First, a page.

The White House took pains to emphasize that the latest version was extensively vetted, with each of the affected countries subject to its own set of restrictions tailored to its security capabilities. The rollout of the third version of the executive order was supposed to avoid all the chaos of the first one: Legal permanent residents who were barred from the United States under the first travel ban would not be affected by the third, and people who already hold valid visas, including students now in the United States and employees of American businesses, would not have their visas revoked, as could have happened under the earlier ban. (Once their visas expired, however, they would be subject to the ban.)
Administration officials noted that non-Muslim countries were included in the order. But critics of the ban said that the addition of North Koreans and a small number of Venezuelans did little to disguise the ban’s targeting of Muslims.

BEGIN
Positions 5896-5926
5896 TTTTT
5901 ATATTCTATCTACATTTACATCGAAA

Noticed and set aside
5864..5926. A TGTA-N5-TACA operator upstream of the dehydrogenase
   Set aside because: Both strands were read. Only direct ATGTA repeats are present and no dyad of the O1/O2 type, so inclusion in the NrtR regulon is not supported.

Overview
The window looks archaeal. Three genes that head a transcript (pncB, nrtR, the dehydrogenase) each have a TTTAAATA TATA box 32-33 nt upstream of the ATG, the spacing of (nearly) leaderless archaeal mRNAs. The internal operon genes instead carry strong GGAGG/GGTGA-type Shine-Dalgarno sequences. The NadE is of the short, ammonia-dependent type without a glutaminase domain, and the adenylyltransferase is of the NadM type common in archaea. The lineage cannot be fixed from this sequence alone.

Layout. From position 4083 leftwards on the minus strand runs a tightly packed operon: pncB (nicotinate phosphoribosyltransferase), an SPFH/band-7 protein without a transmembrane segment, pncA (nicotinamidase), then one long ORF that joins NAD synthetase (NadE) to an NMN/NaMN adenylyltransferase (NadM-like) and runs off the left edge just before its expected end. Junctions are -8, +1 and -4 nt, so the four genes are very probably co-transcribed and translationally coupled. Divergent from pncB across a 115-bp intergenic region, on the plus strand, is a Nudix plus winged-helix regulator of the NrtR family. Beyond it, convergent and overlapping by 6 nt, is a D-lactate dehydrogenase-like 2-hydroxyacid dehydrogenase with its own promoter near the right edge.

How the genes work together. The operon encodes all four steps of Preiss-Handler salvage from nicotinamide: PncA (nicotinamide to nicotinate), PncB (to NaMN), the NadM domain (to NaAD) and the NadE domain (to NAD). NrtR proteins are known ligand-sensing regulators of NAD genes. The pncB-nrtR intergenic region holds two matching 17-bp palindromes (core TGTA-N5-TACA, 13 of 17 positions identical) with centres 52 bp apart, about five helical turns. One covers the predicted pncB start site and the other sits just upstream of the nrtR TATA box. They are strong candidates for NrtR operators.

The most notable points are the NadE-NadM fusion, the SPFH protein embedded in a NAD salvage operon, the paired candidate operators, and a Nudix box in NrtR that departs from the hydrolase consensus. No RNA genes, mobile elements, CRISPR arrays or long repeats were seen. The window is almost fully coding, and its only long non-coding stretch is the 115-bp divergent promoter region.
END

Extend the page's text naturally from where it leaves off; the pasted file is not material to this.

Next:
Judge Watson appeared to find few substantial differences between Mr. Trump’s second effort and his third.
“Professional athletes mirror the federal government in this respect,” he wrote. “They operate within a set of rules, and when one among them forsakes those rules in favor of his own, problems ensue.”
The judge found that the government’s rationale for barring people from certain countries from entering the United States — that doing so would bolster national security — did not make sense, writing that the administration had failed to show a clear link between a person’s nationality and the threat he or she posed.
“The categorical restrictions on entire populations of men, women, and children, based upon nationality, are a poor fit for the issues regarding the sharing of ‘public-safety and terrorism-related information’ that the president identifies,” the judge wrote. Meanwhile, he added, dangerous people of other nationalities could fall outside the scope of the ban: “This leads to absurd results,” he wrote, adding that the executive order was “simultaneously overbroad and underinclusive.”